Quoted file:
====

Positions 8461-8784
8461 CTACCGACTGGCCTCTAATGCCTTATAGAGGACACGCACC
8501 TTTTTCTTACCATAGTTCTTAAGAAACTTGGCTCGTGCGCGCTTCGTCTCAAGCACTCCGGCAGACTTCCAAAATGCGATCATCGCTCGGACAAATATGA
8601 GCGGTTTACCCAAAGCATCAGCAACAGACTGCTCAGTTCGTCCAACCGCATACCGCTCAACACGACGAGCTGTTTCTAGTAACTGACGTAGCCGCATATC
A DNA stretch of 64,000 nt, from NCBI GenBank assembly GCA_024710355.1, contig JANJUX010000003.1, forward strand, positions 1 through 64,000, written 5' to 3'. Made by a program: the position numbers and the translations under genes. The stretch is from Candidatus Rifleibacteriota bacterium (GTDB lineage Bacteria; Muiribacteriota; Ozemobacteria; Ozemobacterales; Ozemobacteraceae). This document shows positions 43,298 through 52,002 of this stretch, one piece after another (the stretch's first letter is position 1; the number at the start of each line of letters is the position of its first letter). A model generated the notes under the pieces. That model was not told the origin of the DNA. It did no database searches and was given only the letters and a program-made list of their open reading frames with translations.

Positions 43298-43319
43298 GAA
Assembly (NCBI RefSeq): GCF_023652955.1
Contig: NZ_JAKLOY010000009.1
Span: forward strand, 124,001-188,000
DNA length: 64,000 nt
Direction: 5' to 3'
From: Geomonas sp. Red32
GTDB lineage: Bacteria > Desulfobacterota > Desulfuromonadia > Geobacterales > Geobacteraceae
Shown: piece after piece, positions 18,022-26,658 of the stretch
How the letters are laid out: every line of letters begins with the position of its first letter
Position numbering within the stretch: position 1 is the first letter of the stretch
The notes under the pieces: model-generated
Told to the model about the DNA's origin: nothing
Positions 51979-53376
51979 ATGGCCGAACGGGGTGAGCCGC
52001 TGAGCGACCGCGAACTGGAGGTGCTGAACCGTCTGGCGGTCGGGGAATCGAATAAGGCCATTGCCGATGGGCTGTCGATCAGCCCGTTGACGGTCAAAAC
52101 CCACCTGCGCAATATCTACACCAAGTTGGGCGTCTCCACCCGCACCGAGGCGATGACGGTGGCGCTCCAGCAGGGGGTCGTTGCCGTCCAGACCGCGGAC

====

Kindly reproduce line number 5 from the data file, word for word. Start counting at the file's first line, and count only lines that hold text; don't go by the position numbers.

A DNA stretch of 64,000 nt, from NCBI GenBank assembly GCA_024710355.1, contig JANJUX010000003.1, forward strand, positions 1 through 64,000, written 5' to 3'. Made by a program: the position numbers and the translations under genes. The stretch is from Candidatus Rifleibacteriota bacterium (GTDB lineage Bacteria; Muiribacteriota; Ozemobacteria; Ozemobacterales; Ozemobacteraceae). This document shows positions 43,298 through 52,002 of this stretch, one piece after another (the stretch's first letter is position 1; the number at the start of each line of letters is the position of its first letter). A model generated the notes under the pieces. That model was not told the origin of the DNA. It did no database searches and was given only the letters and a program-made list of their open reading frames with translations.